My relationships with the children changed a lot because of this project. Now when I yell at them they listen. I'm kidding, well, partially, but really, now they know my name, and they listen, and they're excited about when the next art show is and if they get to be a part of it, or when we're having another arts and crafts day. They are constantly bugging me about if their quilt has sold, reminding me of when the opening is, literally counting the days for me. They're all really proud of their work. It's cute.
One kid cracked me up the other day. He came up to me and asked, "Hey Wynde, did you go to school for art?" I told him, no. And he tells me, "So that means you're more of a folk artist. You're like Grandma Moses." There you have it: a 10-year-old critiquing my artistic pedigree.
In more subtle ways, the process has tuned me into the neighborhood dynamics, and taught me not to judge kids at face value, and not to base my assumptions about them on neighborhood gossip alone, rather, to get to know each kid by meeting them exactly where they're at, all of which are things I wish adults had done with me when I was a troubled kid.
For example, we have these two siblings who are pretty much neighborhood terrors. They literally terrorize other children, other parents, and their neighbors. They spit on kids, spit on windows and doors, leave nasty notes telling kids they wish they were dead, throw poop at people, tie poop to doorknobs, hold kids down and stuff slugs in their mouths, make other kids do things they know they're not supposed to do and then go tell on them so they get in trouble, really bad stuff. Well, one day they spit on my window as a bunch of kids were running up my steps to get away from them. I walked them down to their parents and told the parents what they'd done, and I told the kids if they were good and nice they could make some quilts. While I was trying to have a learning experience about being nice with these siblings, their parents were screaming at them, just being so verbally abusive, and all of a sudden I had a lot more empathy for those poor little kids. It became very clear to me that they weren't nice to anyone because maybe no one had ever been nice to them. So I started being nice to them. I hope it rubs off.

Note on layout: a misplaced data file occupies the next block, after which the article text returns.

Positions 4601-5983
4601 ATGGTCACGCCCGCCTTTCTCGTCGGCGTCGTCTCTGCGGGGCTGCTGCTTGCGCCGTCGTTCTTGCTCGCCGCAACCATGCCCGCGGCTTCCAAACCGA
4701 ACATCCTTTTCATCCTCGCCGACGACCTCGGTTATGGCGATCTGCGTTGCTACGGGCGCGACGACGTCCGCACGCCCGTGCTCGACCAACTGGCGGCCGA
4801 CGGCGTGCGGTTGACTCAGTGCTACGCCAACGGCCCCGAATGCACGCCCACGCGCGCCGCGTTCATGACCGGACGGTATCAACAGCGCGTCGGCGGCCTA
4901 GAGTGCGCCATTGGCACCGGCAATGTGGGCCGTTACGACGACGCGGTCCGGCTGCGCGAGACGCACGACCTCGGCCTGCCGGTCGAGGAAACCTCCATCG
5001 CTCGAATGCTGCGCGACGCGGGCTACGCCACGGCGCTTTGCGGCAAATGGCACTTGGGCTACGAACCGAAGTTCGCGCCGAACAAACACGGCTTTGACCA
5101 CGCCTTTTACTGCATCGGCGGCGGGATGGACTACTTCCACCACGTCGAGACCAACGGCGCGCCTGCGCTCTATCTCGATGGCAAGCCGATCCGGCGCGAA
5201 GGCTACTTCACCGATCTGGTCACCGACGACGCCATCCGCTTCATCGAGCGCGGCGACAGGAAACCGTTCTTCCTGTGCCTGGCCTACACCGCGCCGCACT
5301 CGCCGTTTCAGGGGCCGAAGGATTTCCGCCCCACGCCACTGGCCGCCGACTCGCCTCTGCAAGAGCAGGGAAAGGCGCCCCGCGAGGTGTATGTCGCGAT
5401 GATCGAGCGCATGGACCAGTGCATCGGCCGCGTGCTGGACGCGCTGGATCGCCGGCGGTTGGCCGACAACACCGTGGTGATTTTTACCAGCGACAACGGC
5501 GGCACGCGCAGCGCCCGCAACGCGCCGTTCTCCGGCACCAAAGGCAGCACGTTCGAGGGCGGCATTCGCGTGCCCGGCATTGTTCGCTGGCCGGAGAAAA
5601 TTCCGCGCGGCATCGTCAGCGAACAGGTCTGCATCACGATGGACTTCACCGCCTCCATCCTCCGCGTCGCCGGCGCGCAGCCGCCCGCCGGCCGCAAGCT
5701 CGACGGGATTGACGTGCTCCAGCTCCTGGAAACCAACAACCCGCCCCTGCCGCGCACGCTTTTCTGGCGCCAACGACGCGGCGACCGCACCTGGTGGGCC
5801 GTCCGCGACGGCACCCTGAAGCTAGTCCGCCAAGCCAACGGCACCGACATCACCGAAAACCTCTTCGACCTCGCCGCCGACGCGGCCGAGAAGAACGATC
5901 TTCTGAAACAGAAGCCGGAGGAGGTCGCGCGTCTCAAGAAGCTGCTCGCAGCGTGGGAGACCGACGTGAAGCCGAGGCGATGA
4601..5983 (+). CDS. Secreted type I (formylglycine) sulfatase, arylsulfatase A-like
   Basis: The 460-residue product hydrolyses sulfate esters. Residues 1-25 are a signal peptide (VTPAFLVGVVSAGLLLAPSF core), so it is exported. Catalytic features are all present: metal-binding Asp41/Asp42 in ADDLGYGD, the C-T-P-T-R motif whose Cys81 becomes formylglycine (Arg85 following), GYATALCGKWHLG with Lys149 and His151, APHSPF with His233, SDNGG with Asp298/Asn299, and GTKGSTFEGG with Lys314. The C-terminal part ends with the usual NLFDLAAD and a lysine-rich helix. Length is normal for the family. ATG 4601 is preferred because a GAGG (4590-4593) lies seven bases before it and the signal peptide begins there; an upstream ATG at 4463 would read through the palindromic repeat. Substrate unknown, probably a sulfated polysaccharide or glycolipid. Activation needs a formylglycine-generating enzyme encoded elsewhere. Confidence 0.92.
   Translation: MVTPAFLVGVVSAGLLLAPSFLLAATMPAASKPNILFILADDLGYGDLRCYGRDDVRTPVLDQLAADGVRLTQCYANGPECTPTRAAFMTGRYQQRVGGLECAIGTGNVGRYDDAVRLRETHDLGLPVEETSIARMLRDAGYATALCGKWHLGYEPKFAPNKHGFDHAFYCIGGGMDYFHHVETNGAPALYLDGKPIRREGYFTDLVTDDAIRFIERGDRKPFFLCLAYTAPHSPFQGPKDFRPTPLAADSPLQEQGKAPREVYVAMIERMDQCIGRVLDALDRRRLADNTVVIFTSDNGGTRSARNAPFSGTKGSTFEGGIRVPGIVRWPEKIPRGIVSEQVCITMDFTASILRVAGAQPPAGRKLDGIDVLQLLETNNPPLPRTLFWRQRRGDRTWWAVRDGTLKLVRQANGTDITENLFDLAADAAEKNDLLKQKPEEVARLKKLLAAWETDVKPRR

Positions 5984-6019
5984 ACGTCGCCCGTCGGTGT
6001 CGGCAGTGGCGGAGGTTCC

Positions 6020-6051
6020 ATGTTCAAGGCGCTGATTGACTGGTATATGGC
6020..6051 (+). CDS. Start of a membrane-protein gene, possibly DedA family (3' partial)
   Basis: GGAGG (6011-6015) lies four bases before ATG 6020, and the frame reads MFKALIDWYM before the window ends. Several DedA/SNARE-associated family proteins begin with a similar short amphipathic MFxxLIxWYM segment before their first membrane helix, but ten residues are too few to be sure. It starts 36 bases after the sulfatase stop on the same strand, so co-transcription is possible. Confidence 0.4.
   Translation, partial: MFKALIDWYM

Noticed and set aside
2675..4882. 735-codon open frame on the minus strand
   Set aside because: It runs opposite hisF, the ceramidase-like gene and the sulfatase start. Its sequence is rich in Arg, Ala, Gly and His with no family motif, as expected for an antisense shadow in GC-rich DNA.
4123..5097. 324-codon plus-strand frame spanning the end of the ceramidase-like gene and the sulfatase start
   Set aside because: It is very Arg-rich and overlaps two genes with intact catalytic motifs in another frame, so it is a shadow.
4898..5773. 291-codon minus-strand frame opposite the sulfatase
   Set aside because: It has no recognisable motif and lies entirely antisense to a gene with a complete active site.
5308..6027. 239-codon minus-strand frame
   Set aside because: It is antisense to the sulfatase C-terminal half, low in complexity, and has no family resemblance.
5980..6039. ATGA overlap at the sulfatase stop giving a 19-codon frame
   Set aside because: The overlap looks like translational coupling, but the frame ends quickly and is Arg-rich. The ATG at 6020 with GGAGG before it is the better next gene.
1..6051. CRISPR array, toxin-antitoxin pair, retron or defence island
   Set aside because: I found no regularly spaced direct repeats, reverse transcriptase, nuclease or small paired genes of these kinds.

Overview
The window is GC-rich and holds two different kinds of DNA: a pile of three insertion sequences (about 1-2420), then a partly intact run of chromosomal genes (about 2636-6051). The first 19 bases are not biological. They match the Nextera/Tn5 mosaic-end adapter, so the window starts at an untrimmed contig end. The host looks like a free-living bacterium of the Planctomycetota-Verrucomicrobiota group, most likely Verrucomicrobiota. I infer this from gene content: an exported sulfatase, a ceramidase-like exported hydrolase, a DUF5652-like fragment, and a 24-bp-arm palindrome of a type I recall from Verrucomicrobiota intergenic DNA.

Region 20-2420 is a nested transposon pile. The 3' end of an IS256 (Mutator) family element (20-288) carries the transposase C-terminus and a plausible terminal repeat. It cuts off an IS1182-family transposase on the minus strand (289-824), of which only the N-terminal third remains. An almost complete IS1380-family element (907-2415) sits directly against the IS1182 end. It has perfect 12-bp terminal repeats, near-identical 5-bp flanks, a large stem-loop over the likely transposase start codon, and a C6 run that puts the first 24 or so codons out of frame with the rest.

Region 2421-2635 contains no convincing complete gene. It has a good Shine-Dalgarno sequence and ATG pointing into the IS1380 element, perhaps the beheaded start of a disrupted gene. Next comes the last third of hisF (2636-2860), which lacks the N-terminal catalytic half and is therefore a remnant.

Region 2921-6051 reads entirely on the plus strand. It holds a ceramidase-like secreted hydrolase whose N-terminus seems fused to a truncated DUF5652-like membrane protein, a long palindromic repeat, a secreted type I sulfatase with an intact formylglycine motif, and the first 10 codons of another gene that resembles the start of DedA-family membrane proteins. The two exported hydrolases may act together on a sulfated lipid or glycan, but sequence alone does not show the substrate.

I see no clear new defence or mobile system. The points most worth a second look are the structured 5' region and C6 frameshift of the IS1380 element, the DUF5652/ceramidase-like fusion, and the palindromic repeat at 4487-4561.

Another way this project has transformed me is its given me a lot of confidence around kids. Prior to this, I was certain I would never be a parent. While I'm still sure I never want to be a parent, I've learned that I'm actually really good with them, and I've learned that I do want to contribute positively to the lives of children. Now I spend my spare thoughts dreaming up affordable "high art" projects I can do with kids. I love the idea of turning the old "my kid could do that" adage on its head by doing art with kids that looks better than art adults make. I pretty much hate the snobbish-ness of the art world and nothing would bring me greater pleasure than to discretely inject some kids art into it ;)
I say that partly tongue in cheek, and also with complete seriousness. I learned so much from these kids about what's possible to do with a quilt, and many of their constructions--just little details here and there--will end up in my future quilts. I never would have thought of certain designs if the children hadn't encouraged me to see their possibilities. They aren't encumbered the way adults are by "doing it wrong" and they don't take into considerations things like seam allowances, color theory, or anything. They'll just throw down whatever in this seemingly random way, but in their minds it's very precise.
For example, one girl kept wrapping up these rolls of yellow tarp, like little cinnamon rolls of tarp. This is, of course, impossible to translate into a quilt. So I'd ask her if I could unroll them and she'd be like, "No, that's my castle." Likewise, I can't for the life of me discern a top or a bottom to any of the quilts, but those kids know if they're upside down. They know.
This piece is really captivating Wynde. I think there are loads of people out there who would also want to collaborate and see their patterns brought to life into something tactile. Do you see this as an ongoing project? If so, how would you like to develop it further?
In addition to repeating the process with different kids, there are two ways I see this project expanding. One is commercial, and the other is the the exact opposite of commercial.